THE CUTTING EDGE

Which unity are we preaching when discrimination is an institutional policy?

Monday January 4 2016

WORRYING ATTITUDE: None of the top 10 candidates in last year’s KCPE examination is keen on pursuing a degree in education to become a schoolteacher, says Dennis Sinyo, citing their media interviews after Education Cabinet Secretary Fred Matiang’i released the results. He finds this negative attitude towards teaching among the bright young Kenyans terribly worrying. But Dennis suspects it could also have something to do with the frequent teachers’ strikes for pay, which have eroded their status. His contact is [email protected]

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RECREATION FACILITIES: During the just-ended holidays, Wambua Musembi says he found Machakos county quite welcoming to visitors, thanks to the recreation facilities. He was particularly impressed with the Machakos People’s Park, where many revellers flocked for their enjoyment. However, there was only one misgiving: the lax security arrangements. He was, for instance, surprised to note that people were not being frisked at the gate. “If the people coming in could be checked, this would complete the fun.” His contact is [email protected]

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CUSTOMER CARE: Airtel risks losing a customer, Francis Chachi, whose line, No. 0754833825, which he had registered at the mobile phone service provider’s outlet in Busia town, on December 21, last year, has never worked. On December 28, he travelled to Kakamega town to seek help at an Airtel shop, to no avail. “This is how to lose a customer!” remarks Francis, who wishes to inform Airtel that he cannot wait forever to get the service and that there are other options he might just be forced to consider. His contact [email protected]

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NONSENSICAL DIRECTIVE: With a family he describes as a “mini-United Nations”, Kanyi Gioko is appalled at the nonsensical directive requiring motorists to carry in their cars only people who bear the same surname as themselves. “How are we supposed to travel during the holidays when police insist on a common name for passengers riding private vehicles? Which unity are we preaching when discrimination is an institutional policy? We have bigger problems to solve. Somebody should make our police do some real work.” His contact is [email protected]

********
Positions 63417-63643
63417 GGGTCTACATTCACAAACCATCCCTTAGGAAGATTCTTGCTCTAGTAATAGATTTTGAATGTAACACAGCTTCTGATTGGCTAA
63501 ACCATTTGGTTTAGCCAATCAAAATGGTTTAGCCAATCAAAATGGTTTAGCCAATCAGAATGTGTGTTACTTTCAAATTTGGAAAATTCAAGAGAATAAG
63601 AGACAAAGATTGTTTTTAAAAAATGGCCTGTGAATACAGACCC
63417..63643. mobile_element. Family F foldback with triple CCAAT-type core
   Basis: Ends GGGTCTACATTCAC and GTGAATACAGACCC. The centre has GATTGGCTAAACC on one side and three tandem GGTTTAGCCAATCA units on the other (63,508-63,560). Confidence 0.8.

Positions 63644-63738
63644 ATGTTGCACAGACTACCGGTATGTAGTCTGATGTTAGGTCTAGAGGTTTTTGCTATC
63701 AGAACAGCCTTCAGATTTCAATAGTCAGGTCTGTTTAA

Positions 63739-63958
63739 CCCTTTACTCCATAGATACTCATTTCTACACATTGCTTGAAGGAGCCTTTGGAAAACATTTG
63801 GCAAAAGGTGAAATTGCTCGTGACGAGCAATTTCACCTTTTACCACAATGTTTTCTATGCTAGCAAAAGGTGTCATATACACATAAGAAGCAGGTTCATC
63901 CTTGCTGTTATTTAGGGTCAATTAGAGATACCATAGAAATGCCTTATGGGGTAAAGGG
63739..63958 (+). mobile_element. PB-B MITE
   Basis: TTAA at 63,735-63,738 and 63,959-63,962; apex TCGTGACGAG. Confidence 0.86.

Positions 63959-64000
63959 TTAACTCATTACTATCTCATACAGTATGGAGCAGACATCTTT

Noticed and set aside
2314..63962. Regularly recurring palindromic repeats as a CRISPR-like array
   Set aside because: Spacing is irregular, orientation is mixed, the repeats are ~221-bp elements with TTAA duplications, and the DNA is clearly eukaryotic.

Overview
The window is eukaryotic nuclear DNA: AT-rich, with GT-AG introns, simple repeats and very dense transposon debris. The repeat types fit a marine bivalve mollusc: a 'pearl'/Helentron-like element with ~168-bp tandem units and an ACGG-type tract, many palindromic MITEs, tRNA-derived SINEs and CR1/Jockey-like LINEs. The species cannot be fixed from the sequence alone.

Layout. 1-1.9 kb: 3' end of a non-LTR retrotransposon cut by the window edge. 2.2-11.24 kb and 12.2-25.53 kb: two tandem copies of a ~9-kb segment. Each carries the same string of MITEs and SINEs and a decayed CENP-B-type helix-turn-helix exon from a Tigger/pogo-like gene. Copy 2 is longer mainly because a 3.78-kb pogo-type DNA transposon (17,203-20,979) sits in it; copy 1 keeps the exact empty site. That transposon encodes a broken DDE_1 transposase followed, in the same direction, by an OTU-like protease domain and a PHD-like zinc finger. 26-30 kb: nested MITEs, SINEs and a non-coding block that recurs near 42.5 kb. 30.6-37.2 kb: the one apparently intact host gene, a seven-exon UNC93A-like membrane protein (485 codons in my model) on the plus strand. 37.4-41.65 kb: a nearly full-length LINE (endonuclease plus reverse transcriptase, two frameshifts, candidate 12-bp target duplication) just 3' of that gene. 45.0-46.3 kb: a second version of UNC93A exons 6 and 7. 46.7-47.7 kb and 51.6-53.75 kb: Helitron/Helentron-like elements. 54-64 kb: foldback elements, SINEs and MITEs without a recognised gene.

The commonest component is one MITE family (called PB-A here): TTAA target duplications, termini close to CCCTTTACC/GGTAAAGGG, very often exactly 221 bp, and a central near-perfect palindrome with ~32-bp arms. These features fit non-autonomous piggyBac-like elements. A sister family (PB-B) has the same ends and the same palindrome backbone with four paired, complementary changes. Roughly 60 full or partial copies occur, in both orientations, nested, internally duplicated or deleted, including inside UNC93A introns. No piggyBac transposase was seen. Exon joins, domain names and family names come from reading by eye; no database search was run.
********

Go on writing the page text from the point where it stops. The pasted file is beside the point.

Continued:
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IMPRESSIVE OFFICER: Of the numerous police roadblocks mounted on the Nairobi-Kisumu highway on December 31, Jim Webo says he was pleasantly surprised at the polite, friendly, and meticulous senior officer leading a team of younger colleagues who flagged down the vehicle he was travelling in near Kericho town. “He shook hands with me, another passenger, and the driver and asked for her licence, continuing his chitchat. He then checked the insurance sticker, and waved us on, after bidding us goodbye,” adds Jim, impressed with the officer’s good example.

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NOISE POLLUTION: Every time she boards a matatu, especially in Nairobi’s Eastlands, Nancy Aneli says, she is subjected to noisy harassment. “I feel tormented as after a long day at work comes the loud profanity blaring from speakers. Try to politely ask them to lower the volume or play cleaner music and you will either be ignored or worse, rudely told to alight if you are too old or ‘face the music’. Who will save peace-loving passengers from the raunchy headache-causing noise as Nema seems to have gone AWOL?” Her contact is [email protected]

Have a decent day, won’t you!